resourcesABOUT MT AUTHOR GUIDELINES CLASSIFIEDS EDITORIAL CALENDAR MEDIA GUIDE MASSAGE MART SCHOOLS & EDUCATION FEEDBACK
Let's Clear Up the Collection Confusion
This is an often-misunderstood practice swirling with misinformation. First, a few basics: Insurance is a contract between the patient and the insurance company. The insurance company is simply making a payment for services or care on behalf of the patient.
Crow Like the Rooster
As we welcome in the Year of the Rooster, we look at some of its major characteristics: confidence and communication, which suits the image we have of the Rooster...strutting in the farmyard, crowing to the others that it's time to wake up.
Shoulder Rehab: Start With the Scapula
The scapula is an incredible display of elegance and movement within the biomechanics of human motion. It's evolved for mobility and stability in the scapulo-thoracic region, giving us the ability to do things that are uniquely human, such as throwing with accuracy.
An Opportunity & a Responsibility
Nearly 80 Americans die from an opioid-related overdose every day, and spine-related pain is one of the principle drivers of opioid use. This unfortunate situation creates both an opportunity and a responsibility.
Low Back Pain in Running Athletes
After 7 million years of adapting to upright postures, the lumbar spine and pelvis have become remarkably adept at managing ground-reactive forces associated with running.
Anti-Aging With Dr. Ping Zhang
Jennifer Waters, TCM practitioner and writer of the Acupuncture Today column, "Talking With the Masters" sat down with Dr. Ping Zhang to discuss aniti-aging with acupuncture.
The Acupuncture Channel System (Part 1)
The earliest Chinese reference to channels is in the Mawangdui Medical Manuscripts,1 which are dated to the Warring States period of the Zhou Dynasty (475 BC-221 AD). The text presents 11 channels. There are no acupuncture points listed in those channels.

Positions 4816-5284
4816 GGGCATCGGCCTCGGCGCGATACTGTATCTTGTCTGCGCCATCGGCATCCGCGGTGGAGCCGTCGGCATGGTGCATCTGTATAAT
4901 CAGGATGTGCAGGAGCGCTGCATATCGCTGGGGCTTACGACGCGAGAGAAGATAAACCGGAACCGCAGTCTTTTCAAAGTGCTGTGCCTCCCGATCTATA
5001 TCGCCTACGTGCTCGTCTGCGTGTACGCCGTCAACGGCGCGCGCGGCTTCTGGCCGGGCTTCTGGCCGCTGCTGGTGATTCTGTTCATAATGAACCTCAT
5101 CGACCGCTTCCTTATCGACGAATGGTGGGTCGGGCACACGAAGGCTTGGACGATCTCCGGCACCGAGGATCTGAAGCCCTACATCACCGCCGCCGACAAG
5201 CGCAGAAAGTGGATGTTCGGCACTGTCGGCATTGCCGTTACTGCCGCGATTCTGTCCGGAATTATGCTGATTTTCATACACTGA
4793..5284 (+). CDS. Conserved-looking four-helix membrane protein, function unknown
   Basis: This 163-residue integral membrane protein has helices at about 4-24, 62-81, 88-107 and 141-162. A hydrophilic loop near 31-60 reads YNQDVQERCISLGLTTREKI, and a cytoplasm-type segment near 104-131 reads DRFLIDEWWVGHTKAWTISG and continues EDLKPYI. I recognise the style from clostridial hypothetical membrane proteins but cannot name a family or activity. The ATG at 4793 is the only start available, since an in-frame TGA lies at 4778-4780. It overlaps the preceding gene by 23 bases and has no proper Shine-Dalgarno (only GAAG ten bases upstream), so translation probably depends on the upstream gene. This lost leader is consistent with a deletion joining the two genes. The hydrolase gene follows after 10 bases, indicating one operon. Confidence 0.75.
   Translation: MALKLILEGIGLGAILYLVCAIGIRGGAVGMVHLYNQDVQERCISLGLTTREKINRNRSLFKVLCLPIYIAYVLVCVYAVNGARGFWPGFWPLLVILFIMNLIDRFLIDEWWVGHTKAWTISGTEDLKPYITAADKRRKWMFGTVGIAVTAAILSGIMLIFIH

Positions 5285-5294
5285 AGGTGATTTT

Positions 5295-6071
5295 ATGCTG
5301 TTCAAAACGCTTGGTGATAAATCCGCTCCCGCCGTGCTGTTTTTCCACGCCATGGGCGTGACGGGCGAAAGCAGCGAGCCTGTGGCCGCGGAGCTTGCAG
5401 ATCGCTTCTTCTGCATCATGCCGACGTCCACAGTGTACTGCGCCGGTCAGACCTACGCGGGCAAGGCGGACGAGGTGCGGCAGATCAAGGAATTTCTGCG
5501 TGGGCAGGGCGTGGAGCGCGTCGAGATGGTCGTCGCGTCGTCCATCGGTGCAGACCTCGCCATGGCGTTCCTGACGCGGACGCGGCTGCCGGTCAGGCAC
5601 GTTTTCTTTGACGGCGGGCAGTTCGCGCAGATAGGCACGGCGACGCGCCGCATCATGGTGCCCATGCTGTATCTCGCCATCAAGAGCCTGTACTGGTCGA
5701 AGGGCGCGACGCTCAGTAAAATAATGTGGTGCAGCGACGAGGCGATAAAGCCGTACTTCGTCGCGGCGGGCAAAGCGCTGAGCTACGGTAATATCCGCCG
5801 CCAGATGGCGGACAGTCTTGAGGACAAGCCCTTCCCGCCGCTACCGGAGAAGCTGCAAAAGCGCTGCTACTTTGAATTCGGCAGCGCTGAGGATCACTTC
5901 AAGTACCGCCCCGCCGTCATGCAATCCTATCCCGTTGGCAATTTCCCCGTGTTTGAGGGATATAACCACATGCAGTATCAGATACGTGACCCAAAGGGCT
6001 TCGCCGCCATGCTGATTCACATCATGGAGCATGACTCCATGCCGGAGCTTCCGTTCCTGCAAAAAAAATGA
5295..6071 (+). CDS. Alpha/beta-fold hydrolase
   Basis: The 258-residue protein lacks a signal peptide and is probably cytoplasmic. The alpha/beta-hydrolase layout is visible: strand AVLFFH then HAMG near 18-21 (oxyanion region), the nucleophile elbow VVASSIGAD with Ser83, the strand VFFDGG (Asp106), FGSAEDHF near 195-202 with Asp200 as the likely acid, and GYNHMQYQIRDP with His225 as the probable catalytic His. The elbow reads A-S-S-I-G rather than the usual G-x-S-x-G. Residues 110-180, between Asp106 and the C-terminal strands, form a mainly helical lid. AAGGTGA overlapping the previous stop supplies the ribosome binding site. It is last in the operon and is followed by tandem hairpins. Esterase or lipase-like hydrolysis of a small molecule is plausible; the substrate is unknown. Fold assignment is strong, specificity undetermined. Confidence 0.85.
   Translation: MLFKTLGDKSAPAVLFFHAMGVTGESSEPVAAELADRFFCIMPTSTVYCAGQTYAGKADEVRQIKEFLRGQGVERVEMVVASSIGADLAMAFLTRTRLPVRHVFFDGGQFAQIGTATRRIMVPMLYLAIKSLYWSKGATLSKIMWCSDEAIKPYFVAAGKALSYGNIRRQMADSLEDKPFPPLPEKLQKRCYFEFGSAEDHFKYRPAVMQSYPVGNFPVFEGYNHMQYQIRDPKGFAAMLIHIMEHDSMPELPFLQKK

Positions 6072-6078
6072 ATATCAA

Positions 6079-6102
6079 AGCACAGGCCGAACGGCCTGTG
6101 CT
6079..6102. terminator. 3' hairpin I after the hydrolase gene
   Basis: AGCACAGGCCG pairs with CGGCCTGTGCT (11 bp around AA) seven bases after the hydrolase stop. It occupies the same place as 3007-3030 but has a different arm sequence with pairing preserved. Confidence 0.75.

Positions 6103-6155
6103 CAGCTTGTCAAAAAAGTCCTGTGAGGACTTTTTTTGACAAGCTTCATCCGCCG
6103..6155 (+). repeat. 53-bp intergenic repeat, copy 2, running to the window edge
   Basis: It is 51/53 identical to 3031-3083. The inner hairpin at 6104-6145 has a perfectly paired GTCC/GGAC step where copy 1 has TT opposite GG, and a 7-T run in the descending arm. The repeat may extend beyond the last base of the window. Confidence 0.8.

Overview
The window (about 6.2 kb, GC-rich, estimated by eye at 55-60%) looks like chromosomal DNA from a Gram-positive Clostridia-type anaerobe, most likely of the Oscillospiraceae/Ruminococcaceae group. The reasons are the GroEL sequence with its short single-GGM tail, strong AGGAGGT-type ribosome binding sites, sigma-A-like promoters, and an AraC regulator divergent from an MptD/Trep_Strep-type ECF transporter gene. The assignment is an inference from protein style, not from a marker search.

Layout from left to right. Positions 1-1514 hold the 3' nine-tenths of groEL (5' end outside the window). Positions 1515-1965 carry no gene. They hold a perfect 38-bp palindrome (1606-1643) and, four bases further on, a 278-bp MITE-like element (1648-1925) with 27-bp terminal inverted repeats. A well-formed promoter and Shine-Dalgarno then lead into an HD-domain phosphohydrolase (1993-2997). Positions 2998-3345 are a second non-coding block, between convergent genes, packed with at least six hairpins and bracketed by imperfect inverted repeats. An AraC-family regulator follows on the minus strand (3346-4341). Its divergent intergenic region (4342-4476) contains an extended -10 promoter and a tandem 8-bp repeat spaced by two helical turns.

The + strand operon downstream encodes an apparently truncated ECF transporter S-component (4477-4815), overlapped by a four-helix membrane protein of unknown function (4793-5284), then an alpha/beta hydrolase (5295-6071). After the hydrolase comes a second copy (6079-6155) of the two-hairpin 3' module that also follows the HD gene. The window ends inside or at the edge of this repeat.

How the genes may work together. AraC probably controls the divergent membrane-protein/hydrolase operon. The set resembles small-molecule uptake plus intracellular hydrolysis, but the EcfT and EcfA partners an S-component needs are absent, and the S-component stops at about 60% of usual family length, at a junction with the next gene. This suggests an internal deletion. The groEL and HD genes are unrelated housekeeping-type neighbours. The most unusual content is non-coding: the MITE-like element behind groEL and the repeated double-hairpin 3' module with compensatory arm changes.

News in Brief
Updated Neck Pain & Whiplash Guideline; Attention, IHS DCs; New VP of Institutional Advancement At Palmer; N.J. DC Interns At U.S. Olympic Training Center; Chiropractic Society Of R.I. On The Front Lines.
A Conversation With Dr. Betty Edmond
This month's column is an exclusive interview with Betty Edmond MD, newly elected CEO/President of the AOMA Graduate School of Integrative Medicine in Austin, Texas.
Scar Reduction With Acupuncture & Microneedling (Part 2)
Protocols & treatment Timing
We Get Letters & Email
Our Country Needs Us Between Elections, Too; Continuing Care: We Aren't There Yet; Our Associations Need to Do More.
Five Branches University Has First Hospital TCM Residency
Established in 1984, Five Branches University (FBU) has campuses in Santa Cruz and San Jose, Calif., which serve the communities of Santa Cruz, the Monterey Bay, and Silicon Valley.
Acupuncture Points: Broadening Our Scope and Diagnostic Work
As every practitioner knows, the correct diagnosis is everything. Most healing disciplines rely on the use of symptomatology for their treatment implementation. Beyond symptomatology, we have clinical tests to provide more objective findings.
Another Step Forward for Chiropractic
Chiropractic is now available to 86,000-plus Latter-Day Saints missionaries and you are invited to become a provider. LDS membership in not required; our only concern is that our missionaries get the best quality care available.
Prepare for the End, From the Beginning: Wealth Building and Retirement with the Tao
Yin and yang flow into and out from one another continually. Beginnings become endings and endings become beginnings again. Wholeness and cycles are the nature of Tao.